Also in Sunday’s Strib, editor Nancy Barnes explains/praises her employees coverage of the Amy Senser trial, saying in part: “Our job has been to sort through the theatrics, share the charges and facts, and help readers come to their own opinions about what really happened here, just as jurors must do at the end of this trial. At the heart of this case is not whether Amy Senser was driving the car, how much she drinks, or whether she’s a responsible mother or wife. It’s not about wealth or class, although that is obviously part of the story line. The key question is simply this: Did she know she had hit someone that night? As the trial began, we had two reporters in place, one photographer, one videographer and a sketch artist; their challenge has been to report on the story around the clock and across multiple platforms, as is the nature of modern-day journalism.” After devoting the better part of four months and God knows how many forest acres of newsprint speculating on the NFL draft, you can’t say the Strib’s Senser trial coverage is over the top, but Barnes might have explained why this case warranted that much staff power?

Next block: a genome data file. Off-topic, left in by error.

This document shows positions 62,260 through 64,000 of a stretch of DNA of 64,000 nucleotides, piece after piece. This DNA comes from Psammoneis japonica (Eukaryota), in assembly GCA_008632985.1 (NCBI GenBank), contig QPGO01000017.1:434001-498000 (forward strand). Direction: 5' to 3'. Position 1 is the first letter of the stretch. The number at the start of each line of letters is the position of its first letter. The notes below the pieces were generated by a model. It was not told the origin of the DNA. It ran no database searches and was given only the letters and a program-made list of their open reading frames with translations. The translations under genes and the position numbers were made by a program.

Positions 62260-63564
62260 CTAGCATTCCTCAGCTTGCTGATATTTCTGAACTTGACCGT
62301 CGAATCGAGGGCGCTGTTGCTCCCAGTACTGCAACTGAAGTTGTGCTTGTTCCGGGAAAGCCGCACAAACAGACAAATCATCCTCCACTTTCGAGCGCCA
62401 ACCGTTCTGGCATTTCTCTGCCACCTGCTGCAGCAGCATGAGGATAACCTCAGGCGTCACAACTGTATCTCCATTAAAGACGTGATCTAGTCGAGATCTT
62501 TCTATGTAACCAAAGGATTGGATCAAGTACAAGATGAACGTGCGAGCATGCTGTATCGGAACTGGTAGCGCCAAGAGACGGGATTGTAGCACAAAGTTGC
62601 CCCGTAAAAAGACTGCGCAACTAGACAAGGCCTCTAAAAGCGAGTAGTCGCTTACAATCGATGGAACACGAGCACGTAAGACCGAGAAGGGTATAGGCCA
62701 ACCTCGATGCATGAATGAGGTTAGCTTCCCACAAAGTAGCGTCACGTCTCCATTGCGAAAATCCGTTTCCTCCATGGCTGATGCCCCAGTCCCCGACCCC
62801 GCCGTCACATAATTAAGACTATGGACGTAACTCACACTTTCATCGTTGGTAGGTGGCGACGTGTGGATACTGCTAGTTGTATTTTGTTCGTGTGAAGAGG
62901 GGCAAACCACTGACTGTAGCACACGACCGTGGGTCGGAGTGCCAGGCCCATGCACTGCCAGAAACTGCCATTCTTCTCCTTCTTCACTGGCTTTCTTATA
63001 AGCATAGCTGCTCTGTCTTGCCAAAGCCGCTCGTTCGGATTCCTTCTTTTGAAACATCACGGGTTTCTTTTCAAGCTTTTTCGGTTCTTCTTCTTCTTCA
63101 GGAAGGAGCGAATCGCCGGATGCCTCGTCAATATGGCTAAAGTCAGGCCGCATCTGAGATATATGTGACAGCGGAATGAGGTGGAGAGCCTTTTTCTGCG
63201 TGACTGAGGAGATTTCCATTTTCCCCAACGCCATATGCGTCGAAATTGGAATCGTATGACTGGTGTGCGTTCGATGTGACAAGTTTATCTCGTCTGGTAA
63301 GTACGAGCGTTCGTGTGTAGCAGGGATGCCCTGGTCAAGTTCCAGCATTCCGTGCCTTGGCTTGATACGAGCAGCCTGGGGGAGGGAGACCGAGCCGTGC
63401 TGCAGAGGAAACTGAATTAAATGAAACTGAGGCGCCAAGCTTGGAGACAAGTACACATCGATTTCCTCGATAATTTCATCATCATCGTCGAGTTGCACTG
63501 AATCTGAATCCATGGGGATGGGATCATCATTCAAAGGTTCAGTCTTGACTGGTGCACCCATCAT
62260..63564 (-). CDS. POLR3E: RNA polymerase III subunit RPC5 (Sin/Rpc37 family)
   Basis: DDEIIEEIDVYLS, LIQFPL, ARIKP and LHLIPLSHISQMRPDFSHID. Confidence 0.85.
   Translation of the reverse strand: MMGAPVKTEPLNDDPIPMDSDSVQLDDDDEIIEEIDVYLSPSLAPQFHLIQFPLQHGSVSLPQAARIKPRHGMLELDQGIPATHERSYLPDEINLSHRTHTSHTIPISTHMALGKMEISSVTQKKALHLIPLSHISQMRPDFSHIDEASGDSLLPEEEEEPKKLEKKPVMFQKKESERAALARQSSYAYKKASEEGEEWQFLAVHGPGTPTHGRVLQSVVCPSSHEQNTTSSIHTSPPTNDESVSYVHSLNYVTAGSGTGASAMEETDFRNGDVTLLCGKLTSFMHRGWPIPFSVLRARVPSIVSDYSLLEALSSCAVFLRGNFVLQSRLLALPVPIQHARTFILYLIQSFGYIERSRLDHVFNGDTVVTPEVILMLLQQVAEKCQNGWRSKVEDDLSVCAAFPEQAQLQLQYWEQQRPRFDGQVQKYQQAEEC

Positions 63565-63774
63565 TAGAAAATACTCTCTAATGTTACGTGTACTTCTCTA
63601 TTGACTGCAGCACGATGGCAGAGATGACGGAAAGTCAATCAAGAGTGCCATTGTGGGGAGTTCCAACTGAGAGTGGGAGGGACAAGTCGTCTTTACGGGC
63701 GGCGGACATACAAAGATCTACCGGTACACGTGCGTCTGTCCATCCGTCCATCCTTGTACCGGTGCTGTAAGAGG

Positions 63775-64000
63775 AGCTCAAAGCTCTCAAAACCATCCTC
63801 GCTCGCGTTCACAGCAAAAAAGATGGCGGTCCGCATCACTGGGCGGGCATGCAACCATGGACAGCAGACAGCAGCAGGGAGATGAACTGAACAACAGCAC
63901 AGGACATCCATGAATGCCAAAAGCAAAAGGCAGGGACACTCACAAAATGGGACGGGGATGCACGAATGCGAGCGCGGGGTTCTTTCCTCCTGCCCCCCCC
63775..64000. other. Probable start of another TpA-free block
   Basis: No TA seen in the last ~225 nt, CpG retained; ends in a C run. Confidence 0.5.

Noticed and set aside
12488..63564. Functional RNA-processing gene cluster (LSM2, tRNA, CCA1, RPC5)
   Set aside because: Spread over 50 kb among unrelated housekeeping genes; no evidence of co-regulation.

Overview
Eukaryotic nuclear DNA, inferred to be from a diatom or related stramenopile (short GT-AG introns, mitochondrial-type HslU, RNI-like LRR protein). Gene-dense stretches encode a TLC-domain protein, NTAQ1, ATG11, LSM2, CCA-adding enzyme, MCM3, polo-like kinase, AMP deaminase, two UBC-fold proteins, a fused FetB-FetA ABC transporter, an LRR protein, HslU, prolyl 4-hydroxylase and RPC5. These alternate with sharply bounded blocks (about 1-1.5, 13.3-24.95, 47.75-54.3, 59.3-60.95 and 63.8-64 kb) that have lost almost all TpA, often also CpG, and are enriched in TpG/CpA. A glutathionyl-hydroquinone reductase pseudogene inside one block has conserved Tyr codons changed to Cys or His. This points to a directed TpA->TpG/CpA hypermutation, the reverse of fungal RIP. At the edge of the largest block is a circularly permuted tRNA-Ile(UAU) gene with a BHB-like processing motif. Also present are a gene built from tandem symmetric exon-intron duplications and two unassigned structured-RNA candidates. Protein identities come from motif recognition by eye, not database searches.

The GleanThe stadium negotiations as we start work on what was once thought to be the last day of the session is this, courtesy of Don Davis of the Forum papers: “GOP leaders want to adjourn for the year on Monday, but [DFL Sen. Tom] Bakk said there is no reason the Legislature cannot continue after that. The state Constitution allows the Legislature to meet seven more days before May 21. Dayton said Republicans who control the Legislature should schedule a vote and let the public know in advance. Bakk said the decision is up to Zellers because, technically at least, the bill needs to pass the House before it heads to the Senate. [GOP Rep. Morrie] Lanning and [GOP Sen. Julie] Rosen have said it will be difficult, if not impossible, to finish the stadium issue by Monday. The two chambers likely will pass differing bills, so negotiators would need to work out the differences after the House and Senate pass their own measures.”